None. Given the time frame you’re talking about, a character like that would be lucky to have some informal training on how to throw a punch without dislocating their thumb.
About the only thing he could have access to would be bare knuckled boxing. But, it’s still unlikely.
Some of the traditional Chinese martial arts were practiced, but there is literally no way your character could have had access to them. More than that, it would be incredibly unlikely that they’d see any value in them, or seek them out. Eastern styles were viewed as ineffective, poncy, effeminate, or just not real fighting. This is a view that actually persists in some parts of the Western US today. In that environment, your character isn’t likely to see any merit in those styles, much less try to train in them, and even if he wanted to, he’d be still be prevented from doing so.
Most Asian martial arts maintained a very strict prohibition against training students from other ethnicities (including other Asians). This didn’t change until the 1940s and 50s, so well past the timeframe of a conventional western. This also means it would be completely anachronistic to give a character Japanese and Chinese styles.
If your character is Chinese (or another Asian ethnicity), it’s possible they’d have been trained in a traditional style, but they’d also face severe racism, to the point that they would have a hard time finding work as a mercenary.
Okay, one more thing, that I’ve skipped so far because I might be reading too much into this, the whole “distinctive fighting style” phrase sets off all kinds of warning bells for me.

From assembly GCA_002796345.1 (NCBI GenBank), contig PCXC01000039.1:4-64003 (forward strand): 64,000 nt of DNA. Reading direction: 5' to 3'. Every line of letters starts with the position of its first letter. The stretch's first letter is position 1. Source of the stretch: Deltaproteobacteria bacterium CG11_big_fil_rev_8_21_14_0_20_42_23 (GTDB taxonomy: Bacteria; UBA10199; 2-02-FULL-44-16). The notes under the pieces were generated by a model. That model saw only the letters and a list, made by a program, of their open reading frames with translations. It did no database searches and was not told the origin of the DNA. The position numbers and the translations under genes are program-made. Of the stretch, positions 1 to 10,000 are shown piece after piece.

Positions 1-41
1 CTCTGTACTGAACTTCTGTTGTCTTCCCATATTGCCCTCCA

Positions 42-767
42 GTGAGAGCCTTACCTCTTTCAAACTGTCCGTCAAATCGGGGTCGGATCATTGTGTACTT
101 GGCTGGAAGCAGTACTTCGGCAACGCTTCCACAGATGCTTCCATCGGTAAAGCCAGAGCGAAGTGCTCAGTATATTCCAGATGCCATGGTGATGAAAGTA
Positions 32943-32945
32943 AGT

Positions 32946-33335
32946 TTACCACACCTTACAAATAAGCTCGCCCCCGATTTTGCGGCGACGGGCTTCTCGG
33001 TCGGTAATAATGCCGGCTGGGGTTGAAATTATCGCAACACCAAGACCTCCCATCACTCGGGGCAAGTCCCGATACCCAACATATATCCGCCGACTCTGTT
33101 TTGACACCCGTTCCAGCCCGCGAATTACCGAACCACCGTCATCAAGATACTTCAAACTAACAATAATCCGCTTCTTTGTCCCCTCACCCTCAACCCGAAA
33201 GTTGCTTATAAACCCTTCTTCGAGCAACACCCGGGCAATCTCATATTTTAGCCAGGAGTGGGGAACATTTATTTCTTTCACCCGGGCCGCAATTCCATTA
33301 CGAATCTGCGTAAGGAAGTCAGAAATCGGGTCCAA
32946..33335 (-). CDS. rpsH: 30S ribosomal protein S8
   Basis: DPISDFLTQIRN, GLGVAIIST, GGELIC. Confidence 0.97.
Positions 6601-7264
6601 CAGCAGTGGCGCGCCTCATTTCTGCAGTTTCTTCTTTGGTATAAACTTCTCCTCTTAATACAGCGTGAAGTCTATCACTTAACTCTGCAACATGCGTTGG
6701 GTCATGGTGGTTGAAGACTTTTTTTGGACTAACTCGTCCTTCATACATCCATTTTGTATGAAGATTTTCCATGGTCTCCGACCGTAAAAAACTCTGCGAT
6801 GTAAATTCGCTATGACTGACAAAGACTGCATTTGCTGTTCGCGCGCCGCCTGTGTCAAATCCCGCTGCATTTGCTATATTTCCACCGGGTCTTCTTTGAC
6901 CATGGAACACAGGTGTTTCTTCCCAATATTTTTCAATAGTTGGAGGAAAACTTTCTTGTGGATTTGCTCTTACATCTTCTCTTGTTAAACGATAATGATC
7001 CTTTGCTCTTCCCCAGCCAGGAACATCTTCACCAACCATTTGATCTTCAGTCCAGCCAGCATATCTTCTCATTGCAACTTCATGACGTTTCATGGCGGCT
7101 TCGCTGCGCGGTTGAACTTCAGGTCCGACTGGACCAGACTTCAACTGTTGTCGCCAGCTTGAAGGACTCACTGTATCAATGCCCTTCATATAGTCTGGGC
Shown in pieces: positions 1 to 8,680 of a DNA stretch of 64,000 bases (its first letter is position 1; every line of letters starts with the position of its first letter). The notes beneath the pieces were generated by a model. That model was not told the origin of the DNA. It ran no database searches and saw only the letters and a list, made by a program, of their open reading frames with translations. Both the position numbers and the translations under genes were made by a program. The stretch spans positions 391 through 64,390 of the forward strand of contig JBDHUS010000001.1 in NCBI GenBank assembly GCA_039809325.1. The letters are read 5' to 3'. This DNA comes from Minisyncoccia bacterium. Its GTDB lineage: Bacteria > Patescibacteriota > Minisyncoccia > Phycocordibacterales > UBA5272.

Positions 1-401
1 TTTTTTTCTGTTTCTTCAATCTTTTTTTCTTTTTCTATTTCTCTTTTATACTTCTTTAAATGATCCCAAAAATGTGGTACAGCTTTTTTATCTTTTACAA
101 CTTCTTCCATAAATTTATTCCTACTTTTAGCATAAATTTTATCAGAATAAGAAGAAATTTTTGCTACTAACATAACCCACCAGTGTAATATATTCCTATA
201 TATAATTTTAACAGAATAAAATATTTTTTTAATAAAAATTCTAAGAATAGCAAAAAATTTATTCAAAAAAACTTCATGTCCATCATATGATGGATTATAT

If you’re trying to make your character more unique, stop. You don’t need to make your character special, for them to be compelling. You distinguish a character in your writing, not by stapling “cool” things to them. Your character needs to belong in the world you’ve created, creating one that doesn’t is a recipe for disaster.
Your character is a hired gun, like hundreds or thousands of others. You make him unique by what he says, thinks, and does, not by giving him neat toys or an easy way out of trouble.
So, some recomendations:
If you’ve never read The Dark Tower series by Stephen King, You need to. It’s more of a horror Western (actually, most of these suggestions will be, but… still.)
Deadlands was an alternate history RPG set in a world where the Civil War rages on, and supernatural forces have been unleashed on the world. As with The Dark Tower this is more horror than straight up fantasy.
Ravenous is a vampire movie that’s not, quite, about vampires. Set in the early 19th century Sierra Nevadas, it focuses on a single, isolated, fort. Again, more horror than fantasy, but it should give you some ideas to play with.
Yojimbo is, functionally, a western set in Edo period Japan. As with a lot of Kurosawa’s work, it’s been adapted repeatedly. If you don’t see this as useful, you might want to look at Last Man Standing. It’s not nearly as good, but it might give you some ideas.
Arcanum: Of Steamworks and Magick Obscura isn’t a western… technically. There are a few minor western themes in a few locations, but that’s not the point. This was a massive RPG from Tim Cain, one of the original designers of the Fallout franchise. The setting takes a Tolkien style high fantasy world and turns the clock forward to 1885. Part steampunk, part political commentary, this game will give you a lot of stuff to chew on. If you’re talking about a high fantasy world hitting the industrial revolution, this is a must play.